What is an Addiction actually?

Addiction is a state where a person is compelled to engage in a behavior or use a substance, despite knowing the harm it may cause.

Addiction is a multifaceted and intricate condition affecting millions globally. A comprehensive understanding of its characteristics is crucial for providing the necessary support and treatment for those battling with this issue. This paragraph offers some essential points to help you understand what addiction is.

What is an Addiction

Understanding Addiction

Brain Condition: Addiction is a brain disorder characterized by an individual’s habitual use of substances or constant engagement in behaviors to the point of compulsion. This reliance affects the brain’s reward system, motivation, and memory circuits, which instigates a strong desire to persistently use the substance or continue with the behavior.

Chronic Disease: Just like other chronic diseases – for example, diabetes – addiction has a high relapse rate, making it a challenging condition to manage. Extensive use of drugs or alcohol forms associations between an individual’s routine and their intoxication experiences, which complicates the process of breaking free from this dependence.

Various forms of addiction:

Although the term ‘addiction‘ commonly brings to mind images of drug, nicotine, or alcohol dependence, addiction can manifest in several ways. These include substance use disorders and behavioral addictions such as gambling, shopping, and excessive internet, social media, or pornography use. And clearly the form of addiction we deal with most in this blog, digital addiction disorder.

Risk factors

Genetics is the primary risk factor for developing a substance use disorder. Individuals with a dependency history in their family are at a higher risk than the average person. Other risk factors include familial issues, professional struggles, abuse, and societal issues.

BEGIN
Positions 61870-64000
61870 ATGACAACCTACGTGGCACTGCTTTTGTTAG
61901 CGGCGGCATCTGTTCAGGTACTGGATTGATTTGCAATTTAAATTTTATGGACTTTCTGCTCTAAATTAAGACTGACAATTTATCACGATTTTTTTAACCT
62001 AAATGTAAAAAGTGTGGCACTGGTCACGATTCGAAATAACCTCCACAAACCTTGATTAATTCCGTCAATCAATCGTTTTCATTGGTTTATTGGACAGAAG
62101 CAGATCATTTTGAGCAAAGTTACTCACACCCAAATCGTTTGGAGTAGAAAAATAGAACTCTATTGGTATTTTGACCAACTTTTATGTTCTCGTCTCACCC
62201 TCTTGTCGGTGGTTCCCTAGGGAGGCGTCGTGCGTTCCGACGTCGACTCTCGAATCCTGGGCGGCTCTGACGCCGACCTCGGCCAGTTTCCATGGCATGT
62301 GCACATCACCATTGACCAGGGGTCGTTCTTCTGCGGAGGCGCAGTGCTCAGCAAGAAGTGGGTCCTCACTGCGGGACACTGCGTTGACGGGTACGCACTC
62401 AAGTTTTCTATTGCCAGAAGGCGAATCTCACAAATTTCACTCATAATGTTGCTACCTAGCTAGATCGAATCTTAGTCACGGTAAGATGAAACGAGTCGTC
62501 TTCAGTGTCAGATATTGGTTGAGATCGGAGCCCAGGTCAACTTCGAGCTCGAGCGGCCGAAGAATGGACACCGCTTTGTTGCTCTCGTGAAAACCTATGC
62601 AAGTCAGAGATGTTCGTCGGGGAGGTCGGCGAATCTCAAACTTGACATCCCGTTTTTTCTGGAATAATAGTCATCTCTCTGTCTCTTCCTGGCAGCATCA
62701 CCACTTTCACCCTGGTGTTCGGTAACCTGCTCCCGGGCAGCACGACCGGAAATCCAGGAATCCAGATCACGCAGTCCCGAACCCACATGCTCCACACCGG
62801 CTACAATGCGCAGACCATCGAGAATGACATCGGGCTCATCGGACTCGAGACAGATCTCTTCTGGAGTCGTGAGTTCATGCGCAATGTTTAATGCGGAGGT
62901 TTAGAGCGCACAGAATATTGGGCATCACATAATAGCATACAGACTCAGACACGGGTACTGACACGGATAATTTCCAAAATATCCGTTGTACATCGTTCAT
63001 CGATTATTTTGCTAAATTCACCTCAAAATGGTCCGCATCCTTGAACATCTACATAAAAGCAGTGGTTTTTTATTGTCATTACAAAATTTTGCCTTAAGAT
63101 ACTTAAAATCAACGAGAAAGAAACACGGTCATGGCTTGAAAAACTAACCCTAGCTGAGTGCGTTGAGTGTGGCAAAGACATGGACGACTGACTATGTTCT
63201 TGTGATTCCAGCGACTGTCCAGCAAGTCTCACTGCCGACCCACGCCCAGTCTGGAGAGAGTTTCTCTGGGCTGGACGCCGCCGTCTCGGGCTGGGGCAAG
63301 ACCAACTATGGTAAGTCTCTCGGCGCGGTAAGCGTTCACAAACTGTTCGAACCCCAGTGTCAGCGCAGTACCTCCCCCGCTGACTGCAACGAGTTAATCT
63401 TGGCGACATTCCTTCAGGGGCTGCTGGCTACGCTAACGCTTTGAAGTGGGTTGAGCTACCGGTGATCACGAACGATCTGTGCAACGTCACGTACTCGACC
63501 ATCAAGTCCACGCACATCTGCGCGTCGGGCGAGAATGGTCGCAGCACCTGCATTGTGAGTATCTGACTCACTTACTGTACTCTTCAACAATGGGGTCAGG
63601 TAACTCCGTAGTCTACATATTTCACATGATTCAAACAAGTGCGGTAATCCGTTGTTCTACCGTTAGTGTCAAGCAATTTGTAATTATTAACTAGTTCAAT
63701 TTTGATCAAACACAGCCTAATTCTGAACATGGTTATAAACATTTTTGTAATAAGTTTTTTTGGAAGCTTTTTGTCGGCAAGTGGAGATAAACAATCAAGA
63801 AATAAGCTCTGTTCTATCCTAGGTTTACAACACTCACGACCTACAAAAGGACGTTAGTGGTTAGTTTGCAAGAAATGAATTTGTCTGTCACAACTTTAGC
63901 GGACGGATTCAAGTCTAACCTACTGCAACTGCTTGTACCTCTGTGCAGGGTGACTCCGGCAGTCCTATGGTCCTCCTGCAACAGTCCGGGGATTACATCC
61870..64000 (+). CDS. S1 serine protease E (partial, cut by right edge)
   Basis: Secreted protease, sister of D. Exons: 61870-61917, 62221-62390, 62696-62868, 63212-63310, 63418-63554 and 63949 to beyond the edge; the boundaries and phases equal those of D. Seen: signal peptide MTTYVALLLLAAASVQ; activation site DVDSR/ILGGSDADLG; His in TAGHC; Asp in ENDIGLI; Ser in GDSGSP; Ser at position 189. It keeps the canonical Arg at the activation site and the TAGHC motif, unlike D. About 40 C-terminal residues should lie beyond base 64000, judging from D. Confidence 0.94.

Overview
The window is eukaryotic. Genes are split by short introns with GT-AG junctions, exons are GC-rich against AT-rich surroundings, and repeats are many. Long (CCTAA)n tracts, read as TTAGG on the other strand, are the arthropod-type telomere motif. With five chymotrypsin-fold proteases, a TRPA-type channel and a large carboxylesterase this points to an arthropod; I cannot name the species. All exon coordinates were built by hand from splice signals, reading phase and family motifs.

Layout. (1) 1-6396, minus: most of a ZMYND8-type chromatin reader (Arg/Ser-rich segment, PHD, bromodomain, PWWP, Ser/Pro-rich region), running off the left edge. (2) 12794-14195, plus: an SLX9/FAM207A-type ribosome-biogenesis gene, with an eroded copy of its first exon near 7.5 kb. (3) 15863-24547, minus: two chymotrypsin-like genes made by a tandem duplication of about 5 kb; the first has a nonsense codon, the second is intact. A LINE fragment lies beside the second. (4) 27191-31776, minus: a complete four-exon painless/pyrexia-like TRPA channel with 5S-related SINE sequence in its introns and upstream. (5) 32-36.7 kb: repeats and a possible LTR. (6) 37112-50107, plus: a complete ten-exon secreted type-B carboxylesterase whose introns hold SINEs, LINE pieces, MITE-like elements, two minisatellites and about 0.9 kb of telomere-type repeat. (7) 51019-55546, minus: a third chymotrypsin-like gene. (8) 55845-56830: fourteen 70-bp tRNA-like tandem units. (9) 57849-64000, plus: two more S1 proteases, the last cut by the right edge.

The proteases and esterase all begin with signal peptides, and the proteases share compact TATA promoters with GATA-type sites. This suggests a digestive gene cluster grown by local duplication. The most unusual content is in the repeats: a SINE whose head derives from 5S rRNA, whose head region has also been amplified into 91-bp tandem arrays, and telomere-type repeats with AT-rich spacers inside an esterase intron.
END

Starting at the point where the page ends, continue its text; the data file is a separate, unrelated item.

Cycle of Addiction

The cycle of addiction usually involves cravings, usage, engagement, and withdrawal symptoms. This cycle is difficult to break as individuals often resort to increased substance use or addictive behavior, seeking temporary relief but only intensifying their dependence.

To identify potential risk factors and proactively manage addiction problems, our test may be useful. This test offers an immediate assessment (anonymous and without registration) of an individual’s history, including family, social and personal aspects. The test can help to see if potential vulnerabilities exist and can then help to prevent them.

TAKE the Addiction TEST

It should be noted that this test is an indicative tool and should not replace professional advice! It should be used in conjunction with other diagnostic methods and treatment approaches.

Triggers and relapse

Triggers are cues that trigger the impulse to enact behaviors typical of an addiction.

These stimuli can be environmental, emotional, or social and remind the person of his or her past. For example, a particular place, person, or state of mind can also be a trigger, and can thus reemerge a strong desire to take substances (or engage in behaviors).

Relapses, on the other hand, are the cases in which people return to craving certain substances or habits after a period of abstinence. They should not be considered signs of failure, but rather indicate that therapeutic measures need to be revised or intensified. Relapse is a common and very frequent part of any recovery journey. Sobriety is indeed a lifelong commitment and requires continuous efforts. In order to prevent relapse and get to full and long-term recovery, it is very important to know and effectively manage these triggers.

For further reading, you should consult your doctor of choice or the facilities in charge of prevention and treatment. Wikipedia also sometimes helps to get a better idea.


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